Florida: 73 Percent Who Shoot Blacks and Use ‘Stand Your Ground’ Walk

The state law that gained the spotlight in the Trayvon Martin case has seen a higher percentage of people go free after a black person is killed than after the victim is white.

By Jorge Rivas Jun 04, 2012

A Tampa Bay Times analysis of almost 200 cases — the first to examine the role of race in Florida’s "Stand Your Ground" or "Kill at Will" laws — found that people who killed a black person walked free 73 percent of the time, while those who killed a white person went free 59 percent of the time.

Questions of race have surrounded Florida’s controversial "Kill at Will" law since George Zimmerman killed unarmed black teenager Trayvon Martin in February. The law made national headlines because it was part of a system of laws that helped keep Zimmerman out of jail for more than a month.

The study found that regardless of what race the killer was, if the victim was black they were more likely to walk free.

"I don’t think judges or prosecutors or whoever works in the field of criminal justice is consciously saying black life is worth less than that of other ethnicities," Kareem Jordan, a criminologist at the University of Central Florida told the Times. "But at the end of the day, it could be something that’s subconscious going on if you look at how the media depicts black life."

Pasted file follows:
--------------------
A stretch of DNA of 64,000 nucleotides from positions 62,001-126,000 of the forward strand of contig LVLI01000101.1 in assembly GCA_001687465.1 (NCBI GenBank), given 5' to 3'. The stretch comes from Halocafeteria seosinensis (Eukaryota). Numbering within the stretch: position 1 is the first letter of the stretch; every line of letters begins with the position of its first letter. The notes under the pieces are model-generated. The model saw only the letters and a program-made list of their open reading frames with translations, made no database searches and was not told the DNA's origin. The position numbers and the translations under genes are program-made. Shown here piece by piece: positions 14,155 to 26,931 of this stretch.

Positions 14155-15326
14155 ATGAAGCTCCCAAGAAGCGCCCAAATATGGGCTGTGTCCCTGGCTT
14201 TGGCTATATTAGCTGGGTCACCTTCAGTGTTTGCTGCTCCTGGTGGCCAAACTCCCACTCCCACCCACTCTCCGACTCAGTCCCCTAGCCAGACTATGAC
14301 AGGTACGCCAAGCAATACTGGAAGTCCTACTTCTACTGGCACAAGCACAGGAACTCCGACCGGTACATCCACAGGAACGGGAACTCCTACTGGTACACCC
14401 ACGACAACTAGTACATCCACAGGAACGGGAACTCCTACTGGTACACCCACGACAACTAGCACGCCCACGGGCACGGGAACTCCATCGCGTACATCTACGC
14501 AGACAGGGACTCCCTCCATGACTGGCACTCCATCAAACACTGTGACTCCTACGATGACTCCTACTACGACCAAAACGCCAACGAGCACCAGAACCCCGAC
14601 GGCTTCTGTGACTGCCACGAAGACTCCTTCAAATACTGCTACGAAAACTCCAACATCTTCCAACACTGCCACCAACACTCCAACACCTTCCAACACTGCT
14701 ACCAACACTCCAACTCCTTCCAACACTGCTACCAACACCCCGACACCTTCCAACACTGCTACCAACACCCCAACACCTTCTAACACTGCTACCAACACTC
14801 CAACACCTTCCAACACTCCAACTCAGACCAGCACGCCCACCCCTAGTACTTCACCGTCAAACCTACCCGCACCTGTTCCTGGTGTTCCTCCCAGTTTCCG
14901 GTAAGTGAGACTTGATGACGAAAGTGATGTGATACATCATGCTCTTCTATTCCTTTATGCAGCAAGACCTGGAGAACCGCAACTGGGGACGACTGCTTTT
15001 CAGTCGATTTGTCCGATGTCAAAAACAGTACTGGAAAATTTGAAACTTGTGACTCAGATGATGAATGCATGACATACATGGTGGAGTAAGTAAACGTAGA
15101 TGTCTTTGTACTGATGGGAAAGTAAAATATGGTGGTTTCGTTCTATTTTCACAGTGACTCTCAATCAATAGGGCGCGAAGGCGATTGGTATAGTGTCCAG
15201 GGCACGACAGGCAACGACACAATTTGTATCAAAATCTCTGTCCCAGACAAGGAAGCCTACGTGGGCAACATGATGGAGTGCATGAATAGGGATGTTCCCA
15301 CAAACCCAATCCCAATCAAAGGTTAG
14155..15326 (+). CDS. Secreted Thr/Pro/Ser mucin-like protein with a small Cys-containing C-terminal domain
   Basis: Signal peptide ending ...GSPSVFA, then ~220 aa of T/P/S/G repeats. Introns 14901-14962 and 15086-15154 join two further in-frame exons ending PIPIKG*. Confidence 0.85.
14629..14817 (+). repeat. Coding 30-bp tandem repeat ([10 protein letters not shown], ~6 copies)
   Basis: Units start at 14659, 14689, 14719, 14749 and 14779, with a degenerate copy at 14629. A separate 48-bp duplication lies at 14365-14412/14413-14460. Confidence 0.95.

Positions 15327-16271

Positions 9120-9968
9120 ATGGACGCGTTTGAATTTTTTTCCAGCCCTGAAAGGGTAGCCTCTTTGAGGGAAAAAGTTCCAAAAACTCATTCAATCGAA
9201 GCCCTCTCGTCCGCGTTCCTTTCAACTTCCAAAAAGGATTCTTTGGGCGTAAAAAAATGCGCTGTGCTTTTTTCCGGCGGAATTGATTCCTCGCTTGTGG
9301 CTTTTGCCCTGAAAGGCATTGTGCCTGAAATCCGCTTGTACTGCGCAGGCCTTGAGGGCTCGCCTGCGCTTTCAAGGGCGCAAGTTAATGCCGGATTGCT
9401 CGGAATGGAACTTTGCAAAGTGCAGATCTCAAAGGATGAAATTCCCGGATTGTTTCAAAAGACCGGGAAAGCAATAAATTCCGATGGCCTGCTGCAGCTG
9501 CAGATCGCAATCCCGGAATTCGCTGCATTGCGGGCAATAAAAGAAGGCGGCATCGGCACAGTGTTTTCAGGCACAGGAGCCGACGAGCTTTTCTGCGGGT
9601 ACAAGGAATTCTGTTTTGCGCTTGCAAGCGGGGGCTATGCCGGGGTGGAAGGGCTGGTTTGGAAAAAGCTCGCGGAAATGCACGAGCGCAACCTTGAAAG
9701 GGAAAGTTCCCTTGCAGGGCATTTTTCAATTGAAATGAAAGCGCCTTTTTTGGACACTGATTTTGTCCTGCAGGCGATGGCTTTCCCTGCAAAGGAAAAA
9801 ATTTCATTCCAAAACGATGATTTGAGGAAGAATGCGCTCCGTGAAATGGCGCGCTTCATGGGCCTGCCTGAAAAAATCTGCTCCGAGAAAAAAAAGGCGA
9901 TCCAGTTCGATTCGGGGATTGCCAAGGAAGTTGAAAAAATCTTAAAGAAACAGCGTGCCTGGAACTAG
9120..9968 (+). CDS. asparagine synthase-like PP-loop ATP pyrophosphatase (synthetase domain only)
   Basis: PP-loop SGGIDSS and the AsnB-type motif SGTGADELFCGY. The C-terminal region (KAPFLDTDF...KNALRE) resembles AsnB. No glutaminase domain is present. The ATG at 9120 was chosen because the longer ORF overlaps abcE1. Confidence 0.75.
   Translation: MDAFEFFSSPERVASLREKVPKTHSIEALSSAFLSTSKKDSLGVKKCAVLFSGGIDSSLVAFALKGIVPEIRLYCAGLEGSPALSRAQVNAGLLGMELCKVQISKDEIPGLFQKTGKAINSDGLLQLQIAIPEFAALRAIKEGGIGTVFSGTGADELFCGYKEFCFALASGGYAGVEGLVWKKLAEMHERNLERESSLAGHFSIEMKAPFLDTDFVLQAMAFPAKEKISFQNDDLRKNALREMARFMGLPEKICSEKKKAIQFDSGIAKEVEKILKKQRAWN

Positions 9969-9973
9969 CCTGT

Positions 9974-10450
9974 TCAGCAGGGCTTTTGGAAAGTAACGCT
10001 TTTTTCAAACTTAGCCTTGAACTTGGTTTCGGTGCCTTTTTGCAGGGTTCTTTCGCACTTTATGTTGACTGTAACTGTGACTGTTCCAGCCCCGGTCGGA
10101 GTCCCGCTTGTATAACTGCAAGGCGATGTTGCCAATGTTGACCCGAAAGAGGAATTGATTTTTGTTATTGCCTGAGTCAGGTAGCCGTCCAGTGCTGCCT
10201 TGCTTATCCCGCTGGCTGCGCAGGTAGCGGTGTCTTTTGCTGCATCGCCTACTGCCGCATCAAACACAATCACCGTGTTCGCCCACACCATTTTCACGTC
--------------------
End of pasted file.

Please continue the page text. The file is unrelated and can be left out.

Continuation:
Others say "Kill at Will" laws are nothing new and they’re now just allowing ordinary citizens to do something police officers have no done fore years.

"Stand your ground laws shouldn’t be called that," Victor Rios, a sociologist at the University of California at Santa Barbara, told Colorlines.com in March. "It’s essentially giving citizens permission to do what cops have been doing forever to black and brown men: shoot first."